Before 2020, the high-end perishables market was shifting and becoming increasingly harder to navigate. Then 2020 happened—and everything took an even harder turn.
Since the early 2000s, America has been losing its taste for frozen foods. Health-conscious consumers started perceiving fresh food as healthier, and food manufacturers and brands fed the desire for fresher choices. Demand grew and the transportation industry adapted to account for the increase of high-end perishable products that required greater care: fresh produce, juices, freshly cut foods, deli meats, cheeses, and other luxury items.
Over the past year, the high-end perishable market faced another seismic shift.
A New Reality for Luxury Perishables Transportation
Until early 2020, U.S. consumer spending on food was stable, with growth around 4 percent over the previous five years. Sales were split almost evenly between retail outlets (grocery stores and chains) and food-service companies (restaurants, hospitals, and schools).
The pandemic immediately affected many aspects of normal life, many of which had a direct impact on the high-end perishable market. Flight cancellations, travel bans, quarantines, restaurant closures, stay-at-home mandates that impacted manufacturers put new and added pressure on the supply chain.
Perishable goods transportation is an integrated component of cold chain logistics and helps in the management and control of the flow of the cold chain supply process.
Getting food from point A to point B already has its fair share of challenges, especially in our “need-it-now” society. But with high-end items, the pressure is even higher. Brand marketing has given high expectations on gourmet goods, requiring ship- ping standards to be exceedingly strict. Consumers also provide more scrutiny on these products. A ruined product can equal a ruined brand reputation.
Dinner on the Doorstep
For an example of how the high-end perishable market has been impacted, look at just one facet of the industry—meal kits.
The meal kit industry is growing fast, with consumer spending on step-by-step, ready-to-cook meals doubling year-over-year. One of the biggest brands in this space, Blue Apron, has been reporting explosive growth, onboarding a whopping 200,000 new customers in the first quarter of 2020. This prompted a rapid scaling of its meal kit assembly and delivery system. HelloFresh—a Blue Apron competitor—has also seen a rise in sales.
Based on the high price point of fresh meals like these, when a consumer orders from a meal kit company, they expect fresh, cold—not frozen—food, so that when they get home, they can cook it right away.
This time-sensitive brand promise becomes the supply chain’s challenge to actually deliver on.
Supporting Restaurants with Falling Demand
Restaurant sales slowed in 2020, but they didn’t stop serving altogether. With a greater focus on take-out and make-at-home meals, restaurants still needed frequent deliveries to stay in business.
This made it harder for farmers, distributors, producers, and consumer- and packaged-goods companies to measure demand as it constantly changed month to month as different states and cities mandated different rules and regulations regarding dining.
When it comes to the cold supply chain, the stress and the stakes have never been higher, and thus the mobility goods industry has been expected to respond with minimal drop-offs in efficiency.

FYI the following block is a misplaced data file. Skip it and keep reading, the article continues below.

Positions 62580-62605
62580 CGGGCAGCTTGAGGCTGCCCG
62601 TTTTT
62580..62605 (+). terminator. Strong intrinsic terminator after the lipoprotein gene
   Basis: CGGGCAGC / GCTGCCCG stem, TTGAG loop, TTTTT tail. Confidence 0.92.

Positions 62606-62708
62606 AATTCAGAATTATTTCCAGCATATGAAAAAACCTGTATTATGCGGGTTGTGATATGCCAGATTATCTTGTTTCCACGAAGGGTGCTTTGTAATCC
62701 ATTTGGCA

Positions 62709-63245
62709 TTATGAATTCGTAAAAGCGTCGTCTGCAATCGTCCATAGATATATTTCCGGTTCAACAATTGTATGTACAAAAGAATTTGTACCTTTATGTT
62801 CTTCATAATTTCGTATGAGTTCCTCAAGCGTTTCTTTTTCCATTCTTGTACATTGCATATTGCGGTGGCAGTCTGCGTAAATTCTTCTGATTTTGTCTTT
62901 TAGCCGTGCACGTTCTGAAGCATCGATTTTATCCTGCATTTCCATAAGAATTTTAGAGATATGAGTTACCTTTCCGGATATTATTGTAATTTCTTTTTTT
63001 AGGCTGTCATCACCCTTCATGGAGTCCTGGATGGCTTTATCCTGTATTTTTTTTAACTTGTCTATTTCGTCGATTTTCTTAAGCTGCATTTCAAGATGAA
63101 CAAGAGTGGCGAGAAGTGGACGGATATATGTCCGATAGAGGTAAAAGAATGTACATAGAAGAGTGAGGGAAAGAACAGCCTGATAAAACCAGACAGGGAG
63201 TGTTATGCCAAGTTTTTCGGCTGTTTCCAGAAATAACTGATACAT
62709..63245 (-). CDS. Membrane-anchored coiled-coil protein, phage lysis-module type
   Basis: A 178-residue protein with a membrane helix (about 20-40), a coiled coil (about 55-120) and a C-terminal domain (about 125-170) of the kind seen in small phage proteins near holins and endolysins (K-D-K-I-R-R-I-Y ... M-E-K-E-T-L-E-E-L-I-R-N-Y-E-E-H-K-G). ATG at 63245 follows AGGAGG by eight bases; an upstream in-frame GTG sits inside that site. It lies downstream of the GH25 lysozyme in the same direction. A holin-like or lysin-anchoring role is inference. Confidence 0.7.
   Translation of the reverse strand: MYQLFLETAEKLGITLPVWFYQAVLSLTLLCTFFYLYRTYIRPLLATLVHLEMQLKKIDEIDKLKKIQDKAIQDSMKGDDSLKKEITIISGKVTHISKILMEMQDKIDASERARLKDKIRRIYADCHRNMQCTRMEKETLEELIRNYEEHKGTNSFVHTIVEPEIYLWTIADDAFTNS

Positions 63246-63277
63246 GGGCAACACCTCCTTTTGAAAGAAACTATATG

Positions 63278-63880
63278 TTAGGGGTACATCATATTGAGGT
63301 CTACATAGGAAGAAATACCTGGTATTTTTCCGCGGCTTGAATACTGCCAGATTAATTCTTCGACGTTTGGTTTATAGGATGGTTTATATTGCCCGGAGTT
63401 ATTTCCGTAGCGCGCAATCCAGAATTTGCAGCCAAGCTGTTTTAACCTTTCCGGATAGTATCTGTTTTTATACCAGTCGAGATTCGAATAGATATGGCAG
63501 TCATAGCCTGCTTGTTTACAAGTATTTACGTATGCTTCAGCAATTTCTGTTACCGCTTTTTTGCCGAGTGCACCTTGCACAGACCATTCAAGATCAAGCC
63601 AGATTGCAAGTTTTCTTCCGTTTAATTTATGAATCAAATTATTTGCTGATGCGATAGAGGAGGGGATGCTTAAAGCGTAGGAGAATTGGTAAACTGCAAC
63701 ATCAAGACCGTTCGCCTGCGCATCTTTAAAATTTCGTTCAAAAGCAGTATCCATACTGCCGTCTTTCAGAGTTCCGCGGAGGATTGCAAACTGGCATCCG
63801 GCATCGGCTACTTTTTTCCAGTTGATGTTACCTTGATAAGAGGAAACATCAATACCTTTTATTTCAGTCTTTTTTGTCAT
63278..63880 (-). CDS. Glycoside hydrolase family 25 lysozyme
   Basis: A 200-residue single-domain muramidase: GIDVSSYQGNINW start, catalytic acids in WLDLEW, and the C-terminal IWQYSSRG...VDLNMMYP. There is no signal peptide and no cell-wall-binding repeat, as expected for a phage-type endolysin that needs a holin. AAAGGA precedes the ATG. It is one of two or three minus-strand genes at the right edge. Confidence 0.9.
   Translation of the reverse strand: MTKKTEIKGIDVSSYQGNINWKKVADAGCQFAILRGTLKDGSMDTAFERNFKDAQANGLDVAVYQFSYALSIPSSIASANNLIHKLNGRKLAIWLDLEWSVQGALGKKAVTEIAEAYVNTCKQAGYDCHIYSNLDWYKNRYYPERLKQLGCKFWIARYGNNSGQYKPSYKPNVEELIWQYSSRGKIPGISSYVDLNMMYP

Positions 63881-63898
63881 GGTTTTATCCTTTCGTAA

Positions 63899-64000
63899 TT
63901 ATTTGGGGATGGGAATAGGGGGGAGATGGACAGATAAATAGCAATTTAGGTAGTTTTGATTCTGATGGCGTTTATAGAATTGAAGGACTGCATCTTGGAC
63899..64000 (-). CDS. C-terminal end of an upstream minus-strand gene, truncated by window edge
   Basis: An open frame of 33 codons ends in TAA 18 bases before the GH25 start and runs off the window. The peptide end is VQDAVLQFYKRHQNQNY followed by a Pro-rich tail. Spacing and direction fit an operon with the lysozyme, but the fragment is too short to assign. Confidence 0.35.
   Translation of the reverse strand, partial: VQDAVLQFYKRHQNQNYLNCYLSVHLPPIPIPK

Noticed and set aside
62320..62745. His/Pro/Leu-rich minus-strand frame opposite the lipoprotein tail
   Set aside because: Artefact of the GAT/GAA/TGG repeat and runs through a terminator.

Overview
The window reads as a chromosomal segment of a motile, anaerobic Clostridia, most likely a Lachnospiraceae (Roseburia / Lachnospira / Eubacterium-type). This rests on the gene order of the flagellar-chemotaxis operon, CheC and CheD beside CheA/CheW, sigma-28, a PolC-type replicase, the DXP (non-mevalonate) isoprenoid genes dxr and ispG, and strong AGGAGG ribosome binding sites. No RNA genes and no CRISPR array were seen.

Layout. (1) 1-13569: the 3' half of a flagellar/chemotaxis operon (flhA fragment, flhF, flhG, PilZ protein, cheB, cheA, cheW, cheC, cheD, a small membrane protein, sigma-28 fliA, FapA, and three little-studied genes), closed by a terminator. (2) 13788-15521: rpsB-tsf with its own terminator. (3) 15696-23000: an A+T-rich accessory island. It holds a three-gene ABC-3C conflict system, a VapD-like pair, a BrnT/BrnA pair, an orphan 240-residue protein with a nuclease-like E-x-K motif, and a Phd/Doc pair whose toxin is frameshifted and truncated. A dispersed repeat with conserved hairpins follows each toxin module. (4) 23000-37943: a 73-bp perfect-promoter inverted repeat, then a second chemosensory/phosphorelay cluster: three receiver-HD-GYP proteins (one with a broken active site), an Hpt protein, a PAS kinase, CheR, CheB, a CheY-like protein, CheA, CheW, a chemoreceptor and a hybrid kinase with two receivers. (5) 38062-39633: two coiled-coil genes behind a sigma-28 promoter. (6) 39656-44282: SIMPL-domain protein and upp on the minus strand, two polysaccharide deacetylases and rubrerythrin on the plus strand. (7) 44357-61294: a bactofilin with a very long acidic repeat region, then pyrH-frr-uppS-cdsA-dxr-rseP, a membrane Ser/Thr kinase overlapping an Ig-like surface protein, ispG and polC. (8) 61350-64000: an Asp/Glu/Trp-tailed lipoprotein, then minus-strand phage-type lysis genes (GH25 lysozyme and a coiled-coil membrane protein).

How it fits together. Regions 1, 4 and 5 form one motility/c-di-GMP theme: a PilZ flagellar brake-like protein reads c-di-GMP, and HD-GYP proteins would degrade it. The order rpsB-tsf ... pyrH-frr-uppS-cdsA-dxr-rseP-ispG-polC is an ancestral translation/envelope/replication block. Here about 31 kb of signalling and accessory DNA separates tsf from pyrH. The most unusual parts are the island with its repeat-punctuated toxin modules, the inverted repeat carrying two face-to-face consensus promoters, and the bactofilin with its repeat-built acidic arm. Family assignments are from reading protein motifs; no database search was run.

It begs the question: What are the key components of a successful transition toward a heavier focus on home delivery and the restaurant side?
Trailer Telematics and the High-End Perishables Supply Chain
Whether they’re going to a restaurant or a doorstep, high-end perishables require intensive monitoring. And telematics is an invaluable tool that helps you keep watch at all times.
A solution like FleetPulse from Great Dane can help organize cargo and delivery schedules, track where a trailer is at any given moment, monitor in-trailer temperature, and even tell when specific doors have been opened and closed.
Robust telematics can also report an issue—like a flat tire or broken light—so you can prevent downtime, which is important when time is of the essence.
Temperature Zones for Greater Reefer Efficiency
For high-end perishables, temperature stability is vital throughout every stage of distribution. As an example, bakery goods like cakes require unique temp controls (usually 55–65 degrees Fahrenheit). This range is warmer than frozen foods but cooler than an ambient environment.
Great Dane solves for multiple needs by offering multi-temp compartmentalization. For maximum productivity, the Everest reefer can be divided into as many as three temperature-controlled compartments and an ambient section.
Trailer Efficiency and Safety Features
When door placement is customized, it saves you unloading time. When lights are visible from afar, it keeps you and others safe. For some, these may be “extras” or “add-ons.” But for us, they’re critical—an integral part of the commitment we’ve had to refrigerated transportation since the 1940s.
At Great Dane, we have a deep understanding of our customers’ needs, so we’re able to create innovative, custom products and services to support their individual operations. Great Dane provides a combination of patented technology and design excellence with extraordinary convenience and aftermarket support.
Learn more about Great Dane’s full line of refrigerated trailers and truck bodies.